Fitch: 2014 NJ Online Gaming Revenue Forecast Reaffirmed

NEW YORK--()--Fitch reaffirms its 2014 forecast for New Jersey online gaming revenues in the $200 million - $300 range as we expect meaningful sequential growth to continue throughout the year.

The New Jersey gaming regulator reported $9.5 million in gross gaming revenue for the month of January, a 28% improvement from December's $7.4 million. Although the January figure annualizes to only $114 million, we think the 10% sequential growth rate needed to reach achieve the low end of our estimated range is achievable.

Several factors will drive sequential growth. The primary driver will be the ramp-up in players' awareness of online gaming as a result of operators' marketing efforts. Online operators' executives have been open about the importance of marketing aggressively early on, which is at least partially driven by the industry's tendency to consolidate around two or three major operators. In New Jersey, top two online license holders - Borgata and Caesar's - already control 73% of the online market. Success in capturing market share in New Jersey could also be perceived as crucial for platform providers and operators to have a "foot in the door" as online gaming expands in US.

Online gaming advertising is abundant as one drives through New Jersey's highways or listens/watches radio/television in the state. Advertisements are often buttressed with promotions featuring bonuses and deposit matching offers. The number of online gaming accounts increased by 57% in January (197,782) from December (126,231), which attests to the swift ramp-up in customer awareness.

Other factors driving growth include technology improvements, users' adaption to the available payment methods and rollout of mobile products. One issue reported early on was instances of false negatives when identifying the location of the players (a player needs to be within New Jersey's borders; the location is primarily verified through WiFi signals). GeoComply, a provider of geolocation services for 10 of the 11 sites in New Jersey, recently stated that their false negative rate declined to 3%-5% from around 10% when online gaming launched in November.

The adaption to the available payment methods by players could be a longer-term and more serious issue than the early geolocation hiccups. Certain banks affiliated with Visa, MasterCard and American Express are not processing online gaming payments (reportedly MasterCard transactions are more widely accepted due to how the company codes gambling related transactions). All sites offer direct deposit as a payment method although deposits/withdrawals may take two days or longer to process. Alternative methods offered by several sites include payments at 7-Eleven locations and/or the use of Skrill, a payment processor site that can be funded with paysafecards available at select convenient stores and supermarkets.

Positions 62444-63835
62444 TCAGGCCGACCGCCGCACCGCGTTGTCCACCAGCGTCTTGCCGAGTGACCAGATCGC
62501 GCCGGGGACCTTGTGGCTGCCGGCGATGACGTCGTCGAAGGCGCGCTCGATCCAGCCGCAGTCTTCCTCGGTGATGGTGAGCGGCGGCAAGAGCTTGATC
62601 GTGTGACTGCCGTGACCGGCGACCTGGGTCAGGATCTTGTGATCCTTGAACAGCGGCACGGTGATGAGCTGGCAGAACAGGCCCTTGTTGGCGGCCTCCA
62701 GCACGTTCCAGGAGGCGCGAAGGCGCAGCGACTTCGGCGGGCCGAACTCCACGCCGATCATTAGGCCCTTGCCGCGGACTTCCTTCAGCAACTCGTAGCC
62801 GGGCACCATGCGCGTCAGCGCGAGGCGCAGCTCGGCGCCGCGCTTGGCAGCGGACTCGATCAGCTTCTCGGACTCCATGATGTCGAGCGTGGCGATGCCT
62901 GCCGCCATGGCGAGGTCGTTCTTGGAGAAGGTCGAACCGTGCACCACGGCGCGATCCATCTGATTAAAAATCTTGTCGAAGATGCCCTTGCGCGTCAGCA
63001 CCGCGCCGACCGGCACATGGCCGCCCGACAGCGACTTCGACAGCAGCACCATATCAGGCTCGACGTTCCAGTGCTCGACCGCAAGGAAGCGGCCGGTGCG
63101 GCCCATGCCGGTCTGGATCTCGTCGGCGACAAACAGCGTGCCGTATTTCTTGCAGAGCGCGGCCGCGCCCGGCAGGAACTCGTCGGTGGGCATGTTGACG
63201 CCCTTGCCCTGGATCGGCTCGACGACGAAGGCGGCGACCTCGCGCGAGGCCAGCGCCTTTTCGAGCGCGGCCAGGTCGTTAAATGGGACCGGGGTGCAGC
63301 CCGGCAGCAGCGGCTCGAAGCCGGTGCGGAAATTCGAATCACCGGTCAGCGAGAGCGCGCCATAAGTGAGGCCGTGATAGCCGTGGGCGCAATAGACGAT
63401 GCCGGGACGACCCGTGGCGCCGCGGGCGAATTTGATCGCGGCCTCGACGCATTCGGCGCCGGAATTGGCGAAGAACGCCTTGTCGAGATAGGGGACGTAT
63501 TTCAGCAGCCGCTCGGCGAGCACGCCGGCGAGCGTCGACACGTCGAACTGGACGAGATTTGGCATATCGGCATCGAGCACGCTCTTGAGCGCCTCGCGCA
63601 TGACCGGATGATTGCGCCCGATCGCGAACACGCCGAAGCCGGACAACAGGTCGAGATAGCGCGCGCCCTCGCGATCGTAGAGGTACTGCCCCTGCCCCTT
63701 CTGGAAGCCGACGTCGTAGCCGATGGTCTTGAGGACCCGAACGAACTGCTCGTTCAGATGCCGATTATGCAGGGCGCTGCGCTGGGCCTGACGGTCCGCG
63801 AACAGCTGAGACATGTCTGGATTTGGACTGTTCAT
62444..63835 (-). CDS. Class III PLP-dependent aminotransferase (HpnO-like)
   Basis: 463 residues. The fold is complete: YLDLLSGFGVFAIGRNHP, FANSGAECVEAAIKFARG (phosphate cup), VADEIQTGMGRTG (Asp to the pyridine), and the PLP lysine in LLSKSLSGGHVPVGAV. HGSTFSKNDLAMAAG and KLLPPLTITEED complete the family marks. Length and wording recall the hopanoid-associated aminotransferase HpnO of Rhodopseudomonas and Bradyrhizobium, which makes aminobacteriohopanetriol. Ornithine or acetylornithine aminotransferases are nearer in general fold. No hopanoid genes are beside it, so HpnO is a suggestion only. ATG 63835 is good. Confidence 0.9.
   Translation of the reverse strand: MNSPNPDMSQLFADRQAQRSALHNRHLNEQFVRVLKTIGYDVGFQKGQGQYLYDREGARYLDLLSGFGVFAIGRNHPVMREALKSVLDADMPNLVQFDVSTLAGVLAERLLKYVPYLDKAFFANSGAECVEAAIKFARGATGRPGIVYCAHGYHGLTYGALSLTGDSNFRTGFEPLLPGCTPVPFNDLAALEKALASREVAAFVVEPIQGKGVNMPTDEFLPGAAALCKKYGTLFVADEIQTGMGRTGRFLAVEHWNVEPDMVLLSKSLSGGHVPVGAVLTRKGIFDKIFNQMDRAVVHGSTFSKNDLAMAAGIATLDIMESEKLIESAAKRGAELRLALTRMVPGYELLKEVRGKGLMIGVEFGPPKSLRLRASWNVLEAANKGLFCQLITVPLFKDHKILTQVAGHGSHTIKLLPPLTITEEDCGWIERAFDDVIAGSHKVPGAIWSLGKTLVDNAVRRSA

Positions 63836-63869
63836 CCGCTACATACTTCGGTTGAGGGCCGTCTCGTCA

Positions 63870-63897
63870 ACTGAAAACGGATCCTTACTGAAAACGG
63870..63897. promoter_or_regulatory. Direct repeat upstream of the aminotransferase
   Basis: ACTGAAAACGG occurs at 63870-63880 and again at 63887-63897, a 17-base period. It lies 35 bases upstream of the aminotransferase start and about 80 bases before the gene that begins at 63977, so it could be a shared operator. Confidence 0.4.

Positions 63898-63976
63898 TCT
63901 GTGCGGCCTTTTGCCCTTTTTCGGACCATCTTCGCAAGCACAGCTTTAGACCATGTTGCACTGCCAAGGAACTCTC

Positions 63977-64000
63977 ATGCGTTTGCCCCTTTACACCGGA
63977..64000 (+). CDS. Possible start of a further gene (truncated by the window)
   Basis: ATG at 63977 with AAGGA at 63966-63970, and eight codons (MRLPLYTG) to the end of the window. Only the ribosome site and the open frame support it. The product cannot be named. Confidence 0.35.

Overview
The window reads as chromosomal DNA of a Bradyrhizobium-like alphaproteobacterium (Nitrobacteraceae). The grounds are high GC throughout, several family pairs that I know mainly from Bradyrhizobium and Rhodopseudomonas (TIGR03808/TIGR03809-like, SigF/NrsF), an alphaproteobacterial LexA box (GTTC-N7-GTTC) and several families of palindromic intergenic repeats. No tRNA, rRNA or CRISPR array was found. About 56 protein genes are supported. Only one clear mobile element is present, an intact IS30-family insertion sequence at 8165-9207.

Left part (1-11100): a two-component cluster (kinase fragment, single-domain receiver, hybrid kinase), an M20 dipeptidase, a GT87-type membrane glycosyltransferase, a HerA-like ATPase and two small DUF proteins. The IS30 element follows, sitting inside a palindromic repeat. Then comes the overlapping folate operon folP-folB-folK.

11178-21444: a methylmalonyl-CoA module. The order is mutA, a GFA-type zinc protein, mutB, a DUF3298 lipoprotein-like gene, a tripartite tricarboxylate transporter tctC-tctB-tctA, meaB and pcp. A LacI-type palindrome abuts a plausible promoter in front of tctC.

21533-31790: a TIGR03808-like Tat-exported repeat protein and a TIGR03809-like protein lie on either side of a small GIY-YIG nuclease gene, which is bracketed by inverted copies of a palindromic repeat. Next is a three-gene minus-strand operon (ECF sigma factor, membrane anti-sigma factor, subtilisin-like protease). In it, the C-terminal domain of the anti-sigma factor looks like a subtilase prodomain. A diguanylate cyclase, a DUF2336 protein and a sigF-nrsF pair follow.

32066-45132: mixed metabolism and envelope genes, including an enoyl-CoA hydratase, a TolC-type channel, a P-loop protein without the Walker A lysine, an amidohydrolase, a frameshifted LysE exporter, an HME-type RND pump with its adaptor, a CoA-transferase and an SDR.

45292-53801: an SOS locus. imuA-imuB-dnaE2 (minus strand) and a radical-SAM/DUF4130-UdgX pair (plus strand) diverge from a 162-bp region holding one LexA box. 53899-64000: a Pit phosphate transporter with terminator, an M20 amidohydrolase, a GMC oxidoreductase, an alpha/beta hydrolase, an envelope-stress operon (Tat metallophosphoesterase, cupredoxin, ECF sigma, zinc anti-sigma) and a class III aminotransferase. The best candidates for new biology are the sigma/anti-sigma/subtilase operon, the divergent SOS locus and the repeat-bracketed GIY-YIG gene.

The lack of convenient payment options will slow the adoption rate of online gaming as potential players are turned off by waiting for a deposit or withdrawal to process or by having to find a nearby store that facilitates payments. Longer-term people will adapt to the available payment methods and some banks will find increased comfort with the legal framework around processing gambling related payments.

In the near-term, operators also have levers to increase trials, such as ramping up promotional spending. Europe-based online casinos return about 15%-25% of gross win to players based on the reported results of the public operators. However, the adaption process may take time and will hinder ramp up in the initial months.

The roll-out of online gaming on mobile devices can also speed up the rampup process in New Jersey. A few operators such as Betfair and Borgata have mobile products while others plan to launch mobile apps in the near future (e.g. Caesars). Some online operators offer only Android-based apps while others only OS-based apps. New Jersey allows online gaming on mobile devices; however, GeoComply warns that New Jersey regulations do not permit geolocation verification from users connected via mobile connections.

Additional information is available on www.fitchratings.com.

The above article originally appeared as a post on the Fitch Wire credit market commentary page. The original article, which may include hyperlinks to companies and current ratings, can be accessed at www.fitchratings.com. All opinions expressed are those of Fitch Ratings.

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Contacts

Fitch Ratings
Alex Bumazhny
Director
U.S. Corporates
+1 (212) 908 9179
33 Whitehall Street
New York, NY
or
Kellie Geressy-Nilsen
Senior Director
Fitch Wire
+1 212 908-9123
One State Street Plaza
New York, NY
or
Media Relations:
Brian Bertsch, +1-212-908-0549 (New York)
brian.bertsch@fitchratings.com